The Python Community
Who Is It, and What Does It Do?
Something not often considered …
Who Is “The Community”?
Fewer than 100 members (January 2009)
Mostly not core developers
Source, documentation, blogs, anything!
Anyone who wants to join?
I don’t think so
While it’s easy to think of the Python Software Foundation as “the Python
community” in fact it’s not, by a long chalk. The PSF is a largely self-selected
group, and if it represents anything it represents the Python developers. Not all
PSF members are committers, however, and many people other than developers
have a valid interest in both the development of the language and its promotion. I
would like to see the membership both grow and broaden.
While it might be nice to think of everyone who uses Python as members of “the
Python community” that definition is probably a little too broad. Some people
treat Python purely as a tool, and some people are only interested in what they
can get out of Python. The PSF occasionally has to deal with organizations and
individuals who want to give the impression of community involvement but who
are really just looking to see how they can profit from the language and its
community. Fortunately there are many more who “get” open source, and
willingly contribute what they can.
Ultimately I see the Python community as a subset of those who are getting
something out of using the language. So even someone who simply uses
Spambayes to filter their Outlook email can be a community member if they are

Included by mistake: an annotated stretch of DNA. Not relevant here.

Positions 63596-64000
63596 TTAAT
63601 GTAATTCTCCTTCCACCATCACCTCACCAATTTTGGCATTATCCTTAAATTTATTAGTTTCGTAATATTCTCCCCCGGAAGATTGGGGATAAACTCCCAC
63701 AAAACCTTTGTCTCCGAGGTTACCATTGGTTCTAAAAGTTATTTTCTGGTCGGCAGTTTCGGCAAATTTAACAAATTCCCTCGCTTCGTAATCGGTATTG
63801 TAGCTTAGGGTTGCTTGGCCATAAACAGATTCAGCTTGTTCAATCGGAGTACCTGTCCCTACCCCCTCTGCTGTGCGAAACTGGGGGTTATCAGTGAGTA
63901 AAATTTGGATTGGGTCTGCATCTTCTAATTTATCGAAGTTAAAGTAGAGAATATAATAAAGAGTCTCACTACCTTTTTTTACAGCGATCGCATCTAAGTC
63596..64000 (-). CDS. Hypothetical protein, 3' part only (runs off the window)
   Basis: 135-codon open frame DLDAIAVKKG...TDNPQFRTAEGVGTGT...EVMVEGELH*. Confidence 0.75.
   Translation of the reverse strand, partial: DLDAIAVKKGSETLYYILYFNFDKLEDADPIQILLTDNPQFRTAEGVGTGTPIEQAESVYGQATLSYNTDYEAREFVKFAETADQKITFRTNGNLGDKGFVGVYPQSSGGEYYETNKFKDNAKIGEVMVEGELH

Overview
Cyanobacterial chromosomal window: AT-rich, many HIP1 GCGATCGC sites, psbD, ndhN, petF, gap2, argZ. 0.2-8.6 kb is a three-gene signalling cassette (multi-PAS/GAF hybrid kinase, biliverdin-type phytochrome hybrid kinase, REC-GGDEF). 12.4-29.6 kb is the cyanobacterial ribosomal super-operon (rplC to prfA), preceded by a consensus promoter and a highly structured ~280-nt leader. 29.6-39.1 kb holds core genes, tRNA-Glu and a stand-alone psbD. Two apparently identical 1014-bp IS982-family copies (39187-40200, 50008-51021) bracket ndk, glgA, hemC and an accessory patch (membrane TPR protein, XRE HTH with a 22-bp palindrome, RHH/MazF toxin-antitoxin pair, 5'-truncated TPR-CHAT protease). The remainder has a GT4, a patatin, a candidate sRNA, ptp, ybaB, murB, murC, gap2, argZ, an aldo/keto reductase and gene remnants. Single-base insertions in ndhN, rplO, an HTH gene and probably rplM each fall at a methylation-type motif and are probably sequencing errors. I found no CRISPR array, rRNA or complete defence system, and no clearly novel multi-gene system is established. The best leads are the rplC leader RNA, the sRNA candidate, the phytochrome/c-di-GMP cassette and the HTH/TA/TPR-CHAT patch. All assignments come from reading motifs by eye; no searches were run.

prepared to enthuse about its advantages in the context of its being a Python
Nobody really 1400000
knows how many 1200000
Python users there 1000000
But usage is 400000
Sep Oct Nov Dec Jan Feb
So we can expect a
continual stream of Installer Downloads, 2008/9
Companies often talk about “giving something back”, and that’s worthy enough.
But it implies a need to take something out first, which is a somewhat exploitative
approach. The Python license permits this, and it is responsible for much of
Python’s growth, so we shouldn’t complain or worry about this exploitation.
The people I feel are the real backbone of the community, however, are those
who give their time and energy willingly to others. They write open source
software and make it available, or give talks about Python, or write articles, or
maintain web content, or blog about Python. So I see contribution as a key
element of community membership, though I don’t want to limit the nature of the
contributions that qualify someone to be regarded as a community member.
Clearly the core developers are at the heart of the Python community.
Each PyCon sees approximately half the attendance coming to their first Python
conference, and many of those newcomers are also new to the language. We
need to acknowledge that, and accommodate it in our published materials. If only
one-tenth of language downloads are new users we would appear to be adding
over 100,000 users per month!